It was not until many years after healing that I found The Work through a video with Vera F. Birkenbihl and tried it out.
With Byron Katie’s “The Work”, more stubborn fixations on negative beliefs can be solved, and unrealistic claims may be revealed such as “I should / must” or “he/she should/must.”
It was not until many years after I healing my rheumatoid arthritis that I (through a video with Vera F. Birkenbihl) found The Work and tried it out.
With Byron Katie’s “The Work”, more stubborn fixations on negative beliefs can be solved, and unrealistic claims such as “I should / must” or “he/she should/must.”, revealed.
Katie asks four (leading) questions about a stressful thoughts that cause ongoing sadness. How we regard such them, rational does not matter. She encourages the reader to be petty and to go into detail.
We can’t escape ourselves.
But we can get to know ourselves better.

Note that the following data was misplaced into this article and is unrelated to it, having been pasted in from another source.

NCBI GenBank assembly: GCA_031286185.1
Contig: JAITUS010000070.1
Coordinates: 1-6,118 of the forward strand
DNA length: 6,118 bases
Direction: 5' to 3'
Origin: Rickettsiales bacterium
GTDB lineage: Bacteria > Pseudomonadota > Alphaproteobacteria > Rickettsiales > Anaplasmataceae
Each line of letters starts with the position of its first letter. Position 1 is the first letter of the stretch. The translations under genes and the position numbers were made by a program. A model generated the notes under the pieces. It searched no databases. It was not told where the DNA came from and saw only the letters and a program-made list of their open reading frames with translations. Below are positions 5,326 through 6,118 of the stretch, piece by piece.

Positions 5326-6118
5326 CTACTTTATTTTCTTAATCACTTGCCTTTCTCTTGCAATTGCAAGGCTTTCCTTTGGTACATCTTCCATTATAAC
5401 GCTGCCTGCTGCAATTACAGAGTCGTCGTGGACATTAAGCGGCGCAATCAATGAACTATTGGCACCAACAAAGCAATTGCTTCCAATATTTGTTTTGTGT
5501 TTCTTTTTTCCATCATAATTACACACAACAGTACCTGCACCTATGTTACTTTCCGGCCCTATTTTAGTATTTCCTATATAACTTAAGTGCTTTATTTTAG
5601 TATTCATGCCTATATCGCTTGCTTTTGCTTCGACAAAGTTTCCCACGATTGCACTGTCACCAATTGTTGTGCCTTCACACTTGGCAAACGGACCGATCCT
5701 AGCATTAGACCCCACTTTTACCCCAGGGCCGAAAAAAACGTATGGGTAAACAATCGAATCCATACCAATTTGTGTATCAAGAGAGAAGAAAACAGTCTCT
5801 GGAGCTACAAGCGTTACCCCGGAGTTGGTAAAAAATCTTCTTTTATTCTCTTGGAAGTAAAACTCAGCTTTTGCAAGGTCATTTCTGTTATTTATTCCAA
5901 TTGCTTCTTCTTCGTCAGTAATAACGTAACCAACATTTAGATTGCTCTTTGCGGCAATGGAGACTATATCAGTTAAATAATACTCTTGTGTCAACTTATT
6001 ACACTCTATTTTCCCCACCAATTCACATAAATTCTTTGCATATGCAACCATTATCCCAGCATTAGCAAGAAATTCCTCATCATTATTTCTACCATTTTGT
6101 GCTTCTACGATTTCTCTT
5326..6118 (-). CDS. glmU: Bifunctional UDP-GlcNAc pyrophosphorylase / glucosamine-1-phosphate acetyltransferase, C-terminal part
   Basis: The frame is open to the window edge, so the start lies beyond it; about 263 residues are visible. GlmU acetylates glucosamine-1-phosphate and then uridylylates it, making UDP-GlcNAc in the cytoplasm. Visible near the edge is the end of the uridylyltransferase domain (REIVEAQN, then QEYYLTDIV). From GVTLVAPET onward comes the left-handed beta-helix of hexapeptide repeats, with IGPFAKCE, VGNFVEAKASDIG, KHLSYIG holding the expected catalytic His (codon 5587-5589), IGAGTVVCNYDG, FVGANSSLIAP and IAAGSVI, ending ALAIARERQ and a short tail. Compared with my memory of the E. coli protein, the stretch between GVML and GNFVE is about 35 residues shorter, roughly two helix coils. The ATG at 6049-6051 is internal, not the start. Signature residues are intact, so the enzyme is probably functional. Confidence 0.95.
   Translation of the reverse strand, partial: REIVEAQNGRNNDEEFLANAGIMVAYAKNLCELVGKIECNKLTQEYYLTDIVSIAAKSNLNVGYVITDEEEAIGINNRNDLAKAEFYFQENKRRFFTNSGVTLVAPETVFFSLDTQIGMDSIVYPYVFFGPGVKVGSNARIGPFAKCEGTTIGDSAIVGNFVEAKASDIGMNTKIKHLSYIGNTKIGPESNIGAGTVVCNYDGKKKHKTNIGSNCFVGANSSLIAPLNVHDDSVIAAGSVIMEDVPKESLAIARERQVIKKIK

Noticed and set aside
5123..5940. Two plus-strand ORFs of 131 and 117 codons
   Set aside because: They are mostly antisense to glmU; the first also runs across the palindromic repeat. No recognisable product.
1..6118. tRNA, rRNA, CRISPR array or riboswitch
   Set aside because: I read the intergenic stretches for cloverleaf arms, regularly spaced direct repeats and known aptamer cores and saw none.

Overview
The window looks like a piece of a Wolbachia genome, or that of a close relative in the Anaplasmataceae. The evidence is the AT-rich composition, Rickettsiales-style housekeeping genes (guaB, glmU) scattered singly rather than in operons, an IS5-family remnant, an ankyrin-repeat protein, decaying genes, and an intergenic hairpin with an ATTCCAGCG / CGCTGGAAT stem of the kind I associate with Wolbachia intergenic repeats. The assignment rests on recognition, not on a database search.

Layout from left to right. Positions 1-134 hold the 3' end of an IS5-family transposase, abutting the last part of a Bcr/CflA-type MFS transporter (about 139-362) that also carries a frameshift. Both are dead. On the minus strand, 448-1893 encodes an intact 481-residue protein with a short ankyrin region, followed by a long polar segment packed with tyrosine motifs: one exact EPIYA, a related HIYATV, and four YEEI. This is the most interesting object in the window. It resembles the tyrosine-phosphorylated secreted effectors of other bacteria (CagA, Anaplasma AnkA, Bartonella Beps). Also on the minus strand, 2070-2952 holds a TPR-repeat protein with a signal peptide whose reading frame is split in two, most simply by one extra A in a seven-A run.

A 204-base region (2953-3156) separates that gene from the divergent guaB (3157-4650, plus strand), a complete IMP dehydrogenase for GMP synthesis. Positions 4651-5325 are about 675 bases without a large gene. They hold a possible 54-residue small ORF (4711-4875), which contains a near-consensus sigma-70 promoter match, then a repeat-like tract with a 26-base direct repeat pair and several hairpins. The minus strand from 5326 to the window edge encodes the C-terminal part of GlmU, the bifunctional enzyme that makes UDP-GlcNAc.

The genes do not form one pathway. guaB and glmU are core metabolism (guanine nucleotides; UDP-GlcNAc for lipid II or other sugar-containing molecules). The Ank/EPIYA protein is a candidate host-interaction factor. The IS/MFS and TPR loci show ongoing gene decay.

We can learn to recognize suffering and stress as essential sources of information, as physical-mental-spiritual warning signals and thus eliminate the trigger. So it is not about trying to declare our subjectivity as wrong and dangerous. On the contrary: our subjectivity itself is the source of acting ability and our self-worth. So I expanded Katie’s third question:
What reason, what proper function does my stress fulfill?
What does it do to me now in a very concrete and practical way?
Did it perhaps warn me about something I have previously overlooked?
Does it motivate me to defend my position in precarious situations instead of withdrawing?
Or have I manoeuvred myself into a corner with a conviction from that holds me there?